others receiving error messages.
At a Dallas synagogue Wednesday, Obama assured volunteers that their efforts
to sign people up for coverage would be well worth the trouble. “As
challenging as this may seem sometimes, as frustrating as HealthCare.gov may
be sometimes, we are going to get his done,” Obama said.
Just before leaving Washington, Obama met with 16 Democratic senators facing
re-election in 2014 to discuss the troubled website rollout. They pressed
him to extend the March 31 enrollment deadline, but White House press
secretary Jay Carney rejected the idea.
Republican criticism and questions have turned in recent days into other
areas, some blending policy and politics.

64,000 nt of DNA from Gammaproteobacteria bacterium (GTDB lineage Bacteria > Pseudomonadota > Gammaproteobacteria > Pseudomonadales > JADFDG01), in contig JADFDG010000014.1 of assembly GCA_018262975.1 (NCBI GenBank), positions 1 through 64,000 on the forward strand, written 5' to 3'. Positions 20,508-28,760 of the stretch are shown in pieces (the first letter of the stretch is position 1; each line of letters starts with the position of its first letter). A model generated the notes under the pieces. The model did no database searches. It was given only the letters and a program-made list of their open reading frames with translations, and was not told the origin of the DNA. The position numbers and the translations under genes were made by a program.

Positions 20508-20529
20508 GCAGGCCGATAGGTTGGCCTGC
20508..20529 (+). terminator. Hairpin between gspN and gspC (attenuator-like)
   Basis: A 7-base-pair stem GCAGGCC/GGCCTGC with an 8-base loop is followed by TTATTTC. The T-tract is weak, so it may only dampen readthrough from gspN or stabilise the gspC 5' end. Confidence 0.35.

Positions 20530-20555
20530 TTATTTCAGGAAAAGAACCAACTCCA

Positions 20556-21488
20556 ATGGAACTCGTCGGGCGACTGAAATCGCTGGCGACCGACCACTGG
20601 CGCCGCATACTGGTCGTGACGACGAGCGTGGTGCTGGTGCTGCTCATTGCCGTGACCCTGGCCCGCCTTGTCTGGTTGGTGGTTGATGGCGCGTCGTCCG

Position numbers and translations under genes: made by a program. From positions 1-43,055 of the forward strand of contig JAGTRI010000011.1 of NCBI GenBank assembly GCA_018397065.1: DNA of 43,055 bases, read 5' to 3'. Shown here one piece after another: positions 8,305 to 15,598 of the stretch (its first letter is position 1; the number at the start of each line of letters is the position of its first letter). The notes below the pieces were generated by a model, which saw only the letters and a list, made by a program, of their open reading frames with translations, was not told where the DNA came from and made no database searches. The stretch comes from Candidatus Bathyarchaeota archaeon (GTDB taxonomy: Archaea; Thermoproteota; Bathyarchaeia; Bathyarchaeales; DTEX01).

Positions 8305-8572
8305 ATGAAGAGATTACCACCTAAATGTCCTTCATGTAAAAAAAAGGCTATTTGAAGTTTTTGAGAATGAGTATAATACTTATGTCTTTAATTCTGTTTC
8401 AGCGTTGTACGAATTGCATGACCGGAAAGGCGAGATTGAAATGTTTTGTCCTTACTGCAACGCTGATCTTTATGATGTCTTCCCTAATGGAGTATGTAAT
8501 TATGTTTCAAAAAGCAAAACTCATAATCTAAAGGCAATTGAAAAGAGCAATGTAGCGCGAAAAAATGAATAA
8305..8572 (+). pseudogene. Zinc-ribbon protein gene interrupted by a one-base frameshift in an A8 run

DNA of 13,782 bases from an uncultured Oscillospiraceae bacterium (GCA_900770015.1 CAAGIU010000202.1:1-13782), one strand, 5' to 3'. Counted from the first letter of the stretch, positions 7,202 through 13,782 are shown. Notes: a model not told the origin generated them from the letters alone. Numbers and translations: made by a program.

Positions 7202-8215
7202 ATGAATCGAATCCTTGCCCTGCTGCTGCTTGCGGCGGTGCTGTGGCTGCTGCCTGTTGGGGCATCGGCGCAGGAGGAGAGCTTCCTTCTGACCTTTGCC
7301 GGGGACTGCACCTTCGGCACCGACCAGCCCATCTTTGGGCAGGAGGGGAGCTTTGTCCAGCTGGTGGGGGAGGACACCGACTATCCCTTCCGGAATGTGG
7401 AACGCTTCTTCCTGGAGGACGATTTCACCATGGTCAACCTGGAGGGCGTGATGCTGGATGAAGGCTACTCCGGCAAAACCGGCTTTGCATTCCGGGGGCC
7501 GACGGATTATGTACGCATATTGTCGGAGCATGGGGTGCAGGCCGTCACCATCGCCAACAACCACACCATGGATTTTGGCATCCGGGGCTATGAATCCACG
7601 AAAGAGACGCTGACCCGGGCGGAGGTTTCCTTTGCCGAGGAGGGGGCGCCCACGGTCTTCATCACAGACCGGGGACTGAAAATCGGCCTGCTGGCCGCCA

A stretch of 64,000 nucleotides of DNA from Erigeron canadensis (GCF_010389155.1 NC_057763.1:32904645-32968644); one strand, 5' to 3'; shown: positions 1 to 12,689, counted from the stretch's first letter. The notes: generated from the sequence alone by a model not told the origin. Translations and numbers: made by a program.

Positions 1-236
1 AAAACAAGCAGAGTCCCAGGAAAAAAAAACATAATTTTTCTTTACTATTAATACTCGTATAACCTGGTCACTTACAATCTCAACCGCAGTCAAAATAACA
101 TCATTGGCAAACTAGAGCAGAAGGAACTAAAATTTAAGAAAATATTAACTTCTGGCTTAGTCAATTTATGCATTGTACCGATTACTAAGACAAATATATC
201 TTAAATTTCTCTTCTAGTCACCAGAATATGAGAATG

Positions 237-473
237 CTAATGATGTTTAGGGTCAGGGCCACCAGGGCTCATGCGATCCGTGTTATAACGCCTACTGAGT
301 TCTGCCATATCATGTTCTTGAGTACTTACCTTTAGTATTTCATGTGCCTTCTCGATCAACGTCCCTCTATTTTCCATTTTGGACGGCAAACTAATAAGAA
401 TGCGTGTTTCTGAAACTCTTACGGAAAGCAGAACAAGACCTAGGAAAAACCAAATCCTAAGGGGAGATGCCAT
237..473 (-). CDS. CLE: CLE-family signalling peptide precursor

Sen. John Cornyn of Texas, one of Sebelius’ most aggressive questioners,
read aloud from a page of the White House website that says: “If you like
your plan, you can keep it and you don’t have to change a thing due to the
health care law.”
Turning to Sebelius, he said, “Well, we know that lying to Congress is a
crime, but unfortunately lying to the American people is not. I’d just like
to ask you a simple true-or-false question. Is that statement on the White
House website true or is it false?” Sebelius said, “Sir, I think the
statement is that. …” before Cornyn cut her off.
“Is it true or is it false, Madame Secretary?” he asked.
She said “a vast majority” of people who are insured through their jobs
would keep their plans and “a majority” of the 11 million in the individual
market will keep plans with stronger coverage while “others will have to
choose if they have to choose if they have a brand new plan and not a
grandfathered – have to choose of a plan that they no longer get medically
Cornyn responded, “I will just ask that the record … note that you have